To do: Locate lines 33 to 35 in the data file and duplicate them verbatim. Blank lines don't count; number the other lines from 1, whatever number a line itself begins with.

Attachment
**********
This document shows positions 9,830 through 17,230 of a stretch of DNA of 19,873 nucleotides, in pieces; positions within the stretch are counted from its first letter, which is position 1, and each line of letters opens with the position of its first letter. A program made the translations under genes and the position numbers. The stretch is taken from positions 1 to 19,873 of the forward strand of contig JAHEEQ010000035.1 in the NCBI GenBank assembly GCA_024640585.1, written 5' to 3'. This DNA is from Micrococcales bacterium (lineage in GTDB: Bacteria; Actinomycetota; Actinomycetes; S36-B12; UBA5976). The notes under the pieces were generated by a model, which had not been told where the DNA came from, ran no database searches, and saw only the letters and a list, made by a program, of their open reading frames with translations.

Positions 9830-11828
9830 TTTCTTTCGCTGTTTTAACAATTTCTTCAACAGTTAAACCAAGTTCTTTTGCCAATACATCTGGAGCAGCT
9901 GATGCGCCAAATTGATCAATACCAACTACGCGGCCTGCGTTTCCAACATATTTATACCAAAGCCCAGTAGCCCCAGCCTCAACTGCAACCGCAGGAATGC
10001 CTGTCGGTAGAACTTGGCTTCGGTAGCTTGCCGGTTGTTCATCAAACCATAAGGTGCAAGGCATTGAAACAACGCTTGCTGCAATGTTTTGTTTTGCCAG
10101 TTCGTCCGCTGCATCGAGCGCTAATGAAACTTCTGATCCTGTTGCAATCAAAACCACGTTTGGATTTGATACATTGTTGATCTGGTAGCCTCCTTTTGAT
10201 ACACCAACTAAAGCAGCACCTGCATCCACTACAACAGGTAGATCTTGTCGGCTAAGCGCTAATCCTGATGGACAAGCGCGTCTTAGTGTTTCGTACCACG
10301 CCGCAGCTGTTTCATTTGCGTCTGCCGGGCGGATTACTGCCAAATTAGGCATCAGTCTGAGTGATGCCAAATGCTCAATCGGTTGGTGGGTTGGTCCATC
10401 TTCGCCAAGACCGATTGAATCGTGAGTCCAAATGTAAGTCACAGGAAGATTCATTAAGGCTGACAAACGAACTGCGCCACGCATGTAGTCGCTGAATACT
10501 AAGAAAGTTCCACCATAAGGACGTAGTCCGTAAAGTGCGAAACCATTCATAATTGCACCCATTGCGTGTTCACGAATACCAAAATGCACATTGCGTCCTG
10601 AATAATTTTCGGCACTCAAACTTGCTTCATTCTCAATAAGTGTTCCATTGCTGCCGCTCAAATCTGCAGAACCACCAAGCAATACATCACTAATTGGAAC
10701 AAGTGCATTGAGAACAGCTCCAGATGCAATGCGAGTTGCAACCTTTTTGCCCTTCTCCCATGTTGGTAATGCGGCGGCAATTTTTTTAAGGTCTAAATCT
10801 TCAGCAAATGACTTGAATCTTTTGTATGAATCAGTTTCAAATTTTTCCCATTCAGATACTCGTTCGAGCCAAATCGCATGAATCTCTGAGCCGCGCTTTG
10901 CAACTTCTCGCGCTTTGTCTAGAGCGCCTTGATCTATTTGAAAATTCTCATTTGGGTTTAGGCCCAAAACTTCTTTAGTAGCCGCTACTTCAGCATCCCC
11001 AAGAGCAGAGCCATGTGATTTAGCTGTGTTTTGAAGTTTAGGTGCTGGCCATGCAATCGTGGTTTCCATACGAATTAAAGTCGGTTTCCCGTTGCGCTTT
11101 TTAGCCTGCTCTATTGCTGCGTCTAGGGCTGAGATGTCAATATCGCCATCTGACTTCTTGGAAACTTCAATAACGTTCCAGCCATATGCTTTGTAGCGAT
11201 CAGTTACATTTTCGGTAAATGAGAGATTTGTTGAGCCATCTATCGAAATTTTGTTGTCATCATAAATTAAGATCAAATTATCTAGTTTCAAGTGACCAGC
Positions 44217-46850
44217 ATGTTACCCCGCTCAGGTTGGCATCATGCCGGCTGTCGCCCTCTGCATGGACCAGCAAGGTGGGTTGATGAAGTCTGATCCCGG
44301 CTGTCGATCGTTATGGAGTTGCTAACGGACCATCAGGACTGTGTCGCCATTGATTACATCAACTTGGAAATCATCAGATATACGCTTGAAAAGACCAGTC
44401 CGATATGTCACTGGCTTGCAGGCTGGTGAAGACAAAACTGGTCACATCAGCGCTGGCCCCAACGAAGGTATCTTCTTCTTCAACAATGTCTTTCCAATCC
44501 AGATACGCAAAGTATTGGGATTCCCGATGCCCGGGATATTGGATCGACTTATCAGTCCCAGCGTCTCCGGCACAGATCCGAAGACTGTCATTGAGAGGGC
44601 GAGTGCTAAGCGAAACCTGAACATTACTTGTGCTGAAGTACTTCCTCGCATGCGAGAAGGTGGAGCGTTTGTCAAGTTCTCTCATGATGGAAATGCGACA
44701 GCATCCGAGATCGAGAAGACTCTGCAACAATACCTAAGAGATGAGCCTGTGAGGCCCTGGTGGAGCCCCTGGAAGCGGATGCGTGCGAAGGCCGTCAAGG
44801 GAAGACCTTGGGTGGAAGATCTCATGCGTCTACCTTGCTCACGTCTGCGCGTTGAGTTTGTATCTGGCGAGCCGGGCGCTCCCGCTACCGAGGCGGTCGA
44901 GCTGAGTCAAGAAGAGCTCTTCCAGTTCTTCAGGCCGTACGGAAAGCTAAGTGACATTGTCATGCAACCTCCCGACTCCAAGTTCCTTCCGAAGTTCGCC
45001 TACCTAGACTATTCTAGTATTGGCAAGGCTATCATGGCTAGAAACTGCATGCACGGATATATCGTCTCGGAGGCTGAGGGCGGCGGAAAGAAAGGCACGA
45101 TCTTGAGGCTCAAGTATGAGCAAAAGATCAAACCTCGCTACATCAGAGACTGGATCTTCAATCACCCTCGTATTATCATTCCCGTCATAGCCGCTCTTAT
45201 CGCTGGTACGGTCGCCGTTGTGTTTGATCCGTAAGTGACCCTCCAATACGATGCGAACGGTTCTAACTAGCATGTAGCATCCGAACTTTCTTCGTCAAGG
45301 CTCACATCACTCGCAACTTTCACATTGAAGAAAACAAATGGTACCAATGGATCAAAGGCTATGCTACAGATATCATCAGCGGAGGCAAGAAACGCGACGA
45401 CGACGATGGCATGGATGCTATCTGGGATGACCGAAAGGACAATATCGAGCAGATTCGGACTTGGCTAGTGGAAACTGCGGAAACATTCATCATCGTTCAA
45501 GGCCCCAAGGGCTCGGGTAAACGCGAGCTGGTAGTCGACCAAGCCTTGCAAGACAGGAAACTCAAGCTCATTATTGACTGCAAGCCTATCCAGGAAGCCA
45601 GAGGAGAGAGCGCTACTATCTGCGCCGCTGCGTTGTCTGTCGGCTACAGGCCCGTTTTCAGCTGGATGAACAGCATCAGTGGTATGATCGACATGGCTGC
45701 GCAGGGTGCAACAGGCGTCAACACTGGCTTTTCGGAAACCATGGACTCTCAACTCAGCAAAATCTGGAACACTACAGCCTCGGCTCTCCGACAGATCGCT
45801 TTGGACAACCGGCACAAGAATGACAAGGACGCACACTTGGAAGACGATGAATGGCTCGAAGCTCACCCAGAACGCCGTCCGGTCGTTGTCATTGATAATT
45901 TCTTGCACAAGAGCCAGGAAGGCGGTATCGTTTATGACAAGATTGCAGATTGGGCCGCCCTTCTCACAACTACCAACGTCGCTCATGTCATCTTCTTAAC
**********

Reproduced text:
45601 GAGGAGAGAGCGCTACTATCTGCGCCGCTGCGTTGTCTGTCGGCTACAGGCCCGTTTTCAGCTGGATGAACAGCATCAGTGGTATGATCGACATGGCTGC
45701 GCAGGGTGCAACAGGCGTCAACACTGGCTTTTCGGAAACCATGGACTCTCAACTCAGCAAAATCTGGAACACTACAGCCTCGGCTCTCCGACAGATCGCT
45801 TTGGACAACCGGCACAAGAATGACAAGGACGCACACTTGGAAGACGATGAATGGCTCGAAGCTCACCCAGAACGCCGTCCGGTCGTTGTCATTGATAATT